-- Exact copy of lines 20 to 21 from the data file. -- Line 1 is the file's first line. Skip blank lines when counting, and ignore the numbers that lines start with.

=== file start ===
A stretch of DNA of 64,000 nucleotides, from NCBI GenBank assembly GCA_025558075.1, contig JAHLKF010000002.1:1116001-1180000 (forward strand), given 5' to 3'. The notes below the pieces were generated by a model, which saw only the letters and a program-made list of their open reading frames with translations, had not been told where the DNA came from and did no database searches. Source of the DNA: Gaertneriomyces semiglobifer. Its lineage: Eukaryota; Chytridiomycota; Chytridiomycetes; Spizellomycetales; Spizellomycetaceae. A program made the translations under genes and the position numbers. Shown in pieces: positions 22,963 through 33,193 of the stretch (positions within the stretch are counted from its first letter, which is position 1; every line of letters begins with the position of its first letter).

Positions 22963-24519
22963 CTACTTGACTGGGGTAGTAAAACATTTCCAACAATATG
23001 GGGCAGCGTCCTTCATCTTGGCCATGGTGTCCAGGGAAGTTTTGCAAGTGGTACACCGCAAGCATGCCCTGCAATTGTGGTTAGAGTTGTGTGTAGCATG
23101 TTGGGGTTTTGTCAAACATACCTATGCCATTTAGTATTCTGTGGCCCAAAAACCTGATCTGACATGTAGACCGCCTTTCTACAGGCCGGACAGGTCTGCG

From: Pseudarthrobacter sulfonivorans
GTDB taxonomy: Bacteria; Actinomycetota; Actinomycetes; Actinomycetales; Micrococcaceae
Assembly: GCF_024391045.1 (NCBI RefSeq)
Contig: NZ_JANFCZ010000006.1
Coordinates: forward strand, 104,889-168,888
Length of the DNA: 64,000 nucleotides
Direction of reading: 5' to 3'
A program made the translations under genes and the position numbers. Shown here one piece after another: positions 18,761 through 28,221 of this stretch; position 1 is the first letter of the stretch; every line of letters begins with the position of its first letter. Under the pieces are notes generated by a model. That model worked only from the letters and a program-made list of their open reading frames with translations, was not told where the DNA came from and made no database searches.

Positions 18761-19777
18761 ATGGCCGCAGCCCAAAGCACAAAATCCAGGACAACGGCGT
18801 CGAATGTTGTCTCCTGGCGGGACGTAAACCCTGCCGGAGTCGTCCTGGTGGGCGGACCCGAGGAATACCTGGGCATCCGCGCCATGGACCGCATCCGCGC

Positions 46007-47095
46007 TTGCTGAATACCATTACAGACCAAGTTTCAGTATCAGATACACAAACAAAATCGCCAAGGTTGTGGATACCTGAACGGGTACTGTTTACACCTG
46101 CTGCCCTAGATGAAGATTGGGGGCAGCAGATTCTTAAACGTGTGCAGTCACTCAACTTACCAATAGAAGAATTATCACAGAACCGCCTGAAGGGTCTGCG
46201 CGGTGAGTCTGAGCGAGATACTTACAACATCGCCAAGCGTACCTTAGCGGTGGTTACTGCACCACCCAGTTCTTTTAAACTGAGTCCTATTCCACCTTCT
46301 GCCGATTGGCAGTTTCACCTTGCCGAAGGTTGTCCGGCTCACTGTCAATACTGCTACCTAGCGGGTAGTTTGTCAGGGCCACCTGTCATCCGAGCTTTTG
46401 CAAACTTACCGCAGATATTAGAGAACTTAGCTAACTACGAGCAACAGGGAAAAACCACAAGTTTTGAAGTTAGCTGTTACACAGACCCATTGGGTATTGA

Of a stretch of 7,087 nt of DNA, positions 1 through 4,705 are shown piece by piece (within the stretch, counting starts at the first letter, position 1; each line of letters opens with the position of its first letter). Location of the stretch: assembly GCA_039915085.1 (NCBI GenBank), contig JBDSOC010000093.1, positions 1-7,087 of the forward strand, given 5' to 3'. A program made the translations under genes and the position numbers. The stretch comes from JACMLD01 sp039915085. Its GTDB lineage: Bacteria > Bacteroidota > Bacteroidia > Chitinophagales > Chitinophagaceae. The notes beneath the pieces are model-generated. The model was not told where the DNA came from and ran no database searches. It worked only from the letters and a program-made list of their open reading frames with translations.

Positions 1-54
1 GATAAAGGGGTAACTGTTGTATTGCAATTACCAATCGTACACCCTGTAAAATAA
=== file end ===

46201 CGGTGAGTCTGAGCGAGATACTTACAACATCGCCAAGCGTACCTTAGCGGTGGTTACTGCACCACCCAGTTCTTTTAAACTGAGTCCTATTCCACCTTCT
46301 GCCGATTGGCAGTTTCACCTTGCCGAAGGTTGTCCGGCTCACTGTCAATACTGCTACCTAGCGGGTAGTTTGTCAGGGCCACCTGTCATCCGAGCTTTTG